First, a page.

Yessir: Cali is the reason we got up at the crack of dawn!
Day 5 – Cali to Popayan (141km / 87mi)
A shorter yet more dramatic ride-day awaits us today as we start our climb up the Andes to reach the lesser-visited town of Popayan. Dubbed The White City of Colombia, Popayan is a resplendent maze of white-washed houses and quite outlandish architecture, an unmistakable hint that this was, in the early 19th century, one of the most prominent trading posts between Colombia and Ecuador.
Impeccably preserved and rated second-best in Colombia only after Cartagena, Popayan is the first destination we hit that’s way off the usual touristy path. Easy to navigate on foot and more-than-a-little blinding on a sunny day, the historic centre is an architecture buff’s Utopia and boasts the highest concentration of churches in all of Colombia. If you’ve visited the country before – you’ll understand that’s quite the scoop.
Recognized by UNESCO as a gastronomic hub bar none, Popayan is known for its potato empanadas (empanadas de pipián), usually served with a spicy peanut sauce that’ll make grown men cry. Our first challenge, in town, is usually to devour these by the dozen.
Day 6 – Popayan to Pasto (257km / 160)
The Popayan to Pasto road is undoubtedly one of the most magnificent in all of Colombia and we hope for a crystal-clear day to soak up the scenery. Given that both cities boast impressive altitudes, on opposite sides of the mountains, you can expect a truly epic ride day through what is, essentially, one of the most overlooked and underrated regions of Colombia.
Pasto is a pleasant mountain town that’s set in the high-altitude Atriz Valley and boasts an interesting history. The most enticing aspect, however, is the amazing Andean nature that surrounds it. Nearby is Cumbal, the southernmost active volcano in Colombia (which stands at a breath-taking 4764masl – 15,630ft) and the main reason discerning mountaineers head here in droves.
Day 7 – Pasto to Ipiales (118km / 73mi) - Las Lajas Sanctuary
The road to Ipiales (2,950masl – 9,678ft) is a biker’s dream: we’re talking over 100km of non-stop mountain curves, just the thing to get our adrenalin pumping.
Ipiales sits just north of the border with Ecuador and is particularly famous thanks to the nearby Sanctuary of the Virgin of Las Lajas, perhaps Colombia’s most Insta-famous churches. The spectacular cathedral, intricately carved and with a richly decorated décor, was built on the side of a steep and narrow gorge above the Guaitara River, and is shrouded in mystical local lore.
Whether you’re a believer (or not) matters little: the architecture and preposterous location of the church and its picturesque bridge make it an unmissable sight.
Day 8 – Ipiales to Chachimbiro (141km / 87mi) Border cross into Ecuador
Border crossing day! Our ride is not too long today although it’s always best to tackle the usual border-crossing rigmarole early in the morning. Once in Ecuador (high-fives all-round) we head straight for the thermal spring resort town of Chachimbiro, one of the least known and most enjoyable of all the thermal towns in this northern region of Ecuador.
Locals are huge believers of the healing power of natural thermal pools and really, after a week of riding the Andes of southern Colombia, who are we to argue? So let’s spend the afternoon soaking our weary bones and the scenery and feasting on fried tilapia.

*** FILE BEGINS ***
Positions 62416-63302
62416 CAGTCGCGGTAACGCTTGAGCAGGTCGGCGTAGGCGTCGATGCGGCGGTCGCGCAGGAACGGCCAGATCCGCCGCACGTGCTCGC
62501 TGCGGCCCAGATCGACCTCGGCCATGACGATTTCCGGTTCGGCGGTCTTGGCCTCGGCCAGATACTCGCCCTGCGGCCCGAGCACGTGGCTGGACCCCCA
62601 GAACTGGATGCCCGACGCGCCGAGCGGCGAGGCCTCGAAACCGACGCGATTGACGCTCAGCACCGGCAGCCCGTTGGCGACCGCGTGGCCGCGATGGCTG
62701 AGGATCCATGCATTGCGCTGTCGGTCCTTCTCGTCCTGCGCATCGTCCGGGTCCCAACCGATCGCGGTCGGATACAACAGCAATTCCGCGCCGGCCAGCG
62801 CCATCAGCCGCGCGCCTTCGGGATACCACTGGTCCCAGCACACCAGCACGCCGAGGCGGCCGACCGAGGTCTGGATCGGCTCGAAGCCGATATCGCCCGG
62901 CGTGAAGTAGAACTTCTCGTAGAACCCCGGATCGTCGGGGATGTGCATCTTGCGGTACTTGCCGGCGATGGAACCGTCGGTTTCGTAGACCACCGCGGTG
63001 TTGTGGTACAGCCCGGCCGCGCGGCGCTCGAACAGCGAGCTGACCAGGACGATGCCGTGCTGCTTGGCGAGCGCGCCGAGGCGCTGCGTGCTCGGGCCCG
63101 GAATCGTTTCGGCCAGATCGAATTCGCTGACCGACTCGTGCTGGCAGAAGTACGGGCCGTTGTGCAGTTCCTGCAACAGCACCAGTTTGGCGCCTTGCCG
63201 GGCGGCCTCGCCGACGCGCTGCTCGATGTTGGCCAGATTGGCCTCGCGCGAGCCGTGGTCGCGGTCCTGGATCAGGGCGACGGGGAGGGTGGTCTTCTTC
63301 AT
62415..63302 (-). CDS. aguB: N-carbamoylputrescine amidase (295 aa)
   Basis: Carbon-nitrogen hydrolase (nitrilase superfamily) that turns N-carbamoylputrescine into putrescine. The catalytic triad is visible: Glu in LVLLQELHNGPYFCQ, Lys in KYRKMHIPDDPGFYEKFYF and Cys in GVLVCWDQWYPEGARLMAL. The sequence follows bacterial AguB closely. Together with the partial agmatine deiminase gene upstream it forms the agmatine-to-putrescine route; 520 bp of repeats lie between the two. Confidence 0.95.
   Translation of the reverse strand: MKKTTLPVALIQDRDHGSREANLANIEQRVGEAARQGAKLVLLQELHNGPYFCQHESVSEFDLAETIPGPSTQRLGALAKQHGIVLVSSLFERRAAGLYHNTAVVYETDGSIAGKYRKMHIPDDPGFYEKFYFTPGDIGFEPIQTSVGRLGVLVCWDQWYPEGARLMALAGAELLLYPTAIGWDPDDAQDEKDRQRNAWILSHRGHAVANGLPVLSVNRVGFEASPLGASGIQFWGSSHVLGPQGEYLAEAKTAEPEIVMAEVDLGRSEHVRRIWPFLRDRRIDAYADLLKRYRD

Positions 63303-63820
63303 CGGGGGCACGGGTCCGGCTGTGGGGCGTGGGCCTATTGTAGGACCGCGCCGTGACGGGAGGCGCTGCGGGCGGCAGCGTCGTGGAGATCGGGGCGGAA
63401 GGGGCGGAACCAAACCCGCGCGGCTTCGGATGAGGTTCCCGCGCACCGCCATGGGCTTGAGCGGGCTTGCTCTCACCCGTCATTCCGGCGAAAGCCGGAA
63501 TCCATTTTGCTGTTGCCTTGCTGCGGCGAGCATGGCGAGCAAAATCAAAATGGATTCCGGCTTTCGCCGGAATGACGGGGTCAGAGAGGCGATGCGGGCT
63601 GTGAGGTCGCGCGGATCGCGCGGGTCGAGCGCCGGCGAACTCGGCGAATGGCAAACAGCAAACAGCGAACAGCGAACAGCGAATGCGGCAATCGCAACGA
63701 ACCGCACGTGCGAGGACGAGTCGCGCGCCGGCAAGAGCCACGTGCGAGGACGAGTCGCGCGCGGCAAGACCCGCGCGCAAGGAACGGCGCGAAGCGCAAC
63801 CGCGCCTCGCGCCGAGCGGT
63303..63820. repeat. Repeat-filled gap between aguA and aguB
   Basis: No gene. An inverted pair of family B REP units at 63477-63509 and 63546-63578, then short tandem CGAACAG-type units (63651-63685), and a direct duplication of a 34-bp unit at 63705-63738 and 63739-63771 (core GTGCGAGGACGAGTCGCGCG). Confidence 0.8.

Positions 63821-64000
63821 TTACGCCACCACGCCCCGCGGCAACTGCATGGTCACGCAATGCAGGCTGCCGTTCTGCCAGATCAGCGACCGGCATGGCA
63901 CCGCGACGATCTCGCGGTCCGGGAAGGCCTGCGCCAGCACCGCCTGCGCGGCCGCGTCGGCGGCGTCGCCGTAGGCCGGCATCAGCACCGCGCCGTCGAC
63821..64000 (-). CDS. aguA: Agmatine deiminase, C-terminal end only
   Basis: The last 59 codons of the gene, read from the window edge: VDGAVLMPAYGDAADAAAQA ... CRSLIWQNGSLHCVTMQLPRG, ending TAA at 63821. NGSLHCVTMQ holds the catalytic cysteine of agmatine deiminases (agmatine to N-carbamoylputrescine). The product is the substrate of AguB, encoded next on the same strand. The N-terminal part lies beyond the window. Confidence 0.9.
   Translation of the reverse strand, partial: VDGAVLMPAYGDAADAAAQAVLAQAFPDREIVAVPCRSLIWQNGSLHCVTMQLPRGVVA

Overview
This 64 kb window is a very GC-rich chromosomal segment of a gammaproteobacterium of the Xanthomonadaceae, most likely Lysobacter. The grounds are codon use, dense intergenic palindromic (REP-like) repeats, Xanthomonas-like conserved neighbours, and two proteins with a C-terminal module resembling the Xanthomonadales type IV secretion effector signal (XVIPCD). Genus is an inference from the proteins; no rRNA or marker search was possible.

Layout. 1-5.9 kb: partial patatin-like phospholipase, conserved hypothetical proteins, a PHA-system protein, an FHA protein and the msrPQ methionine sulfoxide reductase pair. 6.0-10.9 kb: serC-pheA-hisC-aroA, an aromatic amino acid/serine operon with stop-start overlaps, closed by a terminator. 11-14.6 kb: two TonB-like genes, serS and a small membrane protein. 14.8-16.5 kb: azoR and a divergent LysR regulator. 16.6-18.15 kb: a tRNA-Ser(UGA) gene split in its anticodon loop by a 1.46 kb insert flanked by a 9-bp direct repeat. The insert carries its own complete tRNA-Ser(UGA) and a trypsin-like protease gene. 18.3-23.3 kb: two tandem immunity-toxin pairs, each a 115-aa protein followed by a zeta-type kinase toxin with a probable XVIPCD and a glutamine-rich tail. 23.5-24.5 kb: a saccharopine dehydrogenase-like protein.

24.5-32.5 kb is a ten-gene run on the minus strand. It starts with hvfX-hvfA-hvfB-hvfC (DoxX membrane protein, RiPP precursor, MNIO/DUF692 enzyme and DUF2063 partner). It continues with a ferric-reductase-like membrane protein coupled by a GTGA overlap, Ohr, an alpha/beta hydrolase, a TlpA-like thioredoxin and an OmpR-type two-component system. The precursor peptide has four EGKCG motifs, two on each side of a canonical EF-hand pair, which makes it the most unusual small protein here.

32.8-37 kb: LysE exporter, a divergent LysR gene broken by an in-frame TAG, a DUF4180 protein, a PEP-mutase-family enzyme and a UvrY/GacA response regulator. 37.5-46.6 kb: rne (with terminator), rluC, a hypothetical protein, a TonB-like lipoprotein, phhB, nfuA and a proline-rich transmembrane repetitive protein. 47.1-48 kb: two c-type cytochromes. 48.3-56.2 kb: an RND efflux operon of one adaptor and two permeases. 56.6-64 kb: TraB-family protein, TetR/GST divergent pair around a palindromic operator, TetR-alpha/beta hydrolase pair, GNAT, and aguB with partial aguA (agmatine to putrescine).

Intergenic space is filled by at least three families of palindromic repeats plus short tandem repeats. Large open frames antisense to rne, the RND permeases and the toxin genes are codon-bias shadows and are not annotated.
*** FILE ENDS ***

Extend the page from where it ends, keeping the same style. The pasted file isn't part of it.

Day 9 – Chachimbiro to Quito (135km / 84mi) – Equator crossing day!
The Ecuadorian capital is, in many respects, one of Latin America’s most appealing cities. Its setting is drop-dead gorgeous and its historic core as close to postcard-perfect as you could get. Yet it’s the distinct lack of tourist crowds, outside the main commercial drag of New Town, that makes it so enjoyable.
On our way to Quito, this morning, we’ll first stop by Ciudad Mitad del Mundo, the somewhat cheesy but certainly entertaining City in the Middle of the World that denotes the crossing of the Equator. Aside from the impressive monument that marks ‘the’ spot, the complex also houses an interesting ethnological museum.
Quito sits at an altitude of 2,850masl (9,350ft) and is overshadowed by Cotopaxi Volcano, the second-highest peak in Ecuador (5,897masl – 19,247ft) and one of the most active in all of South America. Once you’re all settled in, we’ll take the telefericio (cable car) to Pichinincha for a bird’s eye view that’ll blow you away, get lost in the cobbled maze of Old Town Centre and spend our evening strolling along Calle La Ronda and its wonderful array of food, souvenir and craft stalls.
Day 10 – Quito to Otavalo (92km / 57mi) Otavalo Market
Today, we’ll make a U-turn back up towards Colombia, not before stopping by the northern town of Otavalo, revered for its Saturday artisan market that attracts indigenous sellers and buyers from all over northern Ecuador. Brightly colored pottery and hand-woven fabrics are the best buys to nab here (and reason to leave half your bike-bags empty) but the most memorable experience will surely come from your dealings with local sellers.
A visit to Otavalo offers a glimpse into the more traditional and rural side of Ecuadorian life; and the local inhabitants, women with their distinctive long plaits and men with their colorful ponchos and fedoras, are among the most photogenic in South America. The Otavaleño’s weaving skills are legendary and the amazing popularity of their wares, with foreign visitors, has helped them keep their cultural traditions alive.
Day 11 – Otavalo to Ipiales (167km / 104mi) Border cross into Colombia
We return to Ipiales today on what is, essentially, the only back-tracking we do on this entire motorcycle journey. The great news is that if we arrived in Ipiales a little late on Day 7 and skipped a visit to Las Lajas Sanctuary, we’ll have plenty of time to visit this afternoon.
Day 12 – Ipiales to Mocoa – Devil’s Trampoline (218km / 135mi)
The Devil’s Trampoline is often touted as one of the world’s most dangerous roads: a 70km (43mi)-long stretch of winding, unpaved and narrow track that seems to float in a consistent layer of eery fog. Riding a motorcycle along this stretch of road towards Mocoa is possibly the reason you initially chose this tour and, let us assure you, the hair-raising road with its hairpin bends and blind corners, will not disappoint. This is a biker’s ultimate bucket-list adventure!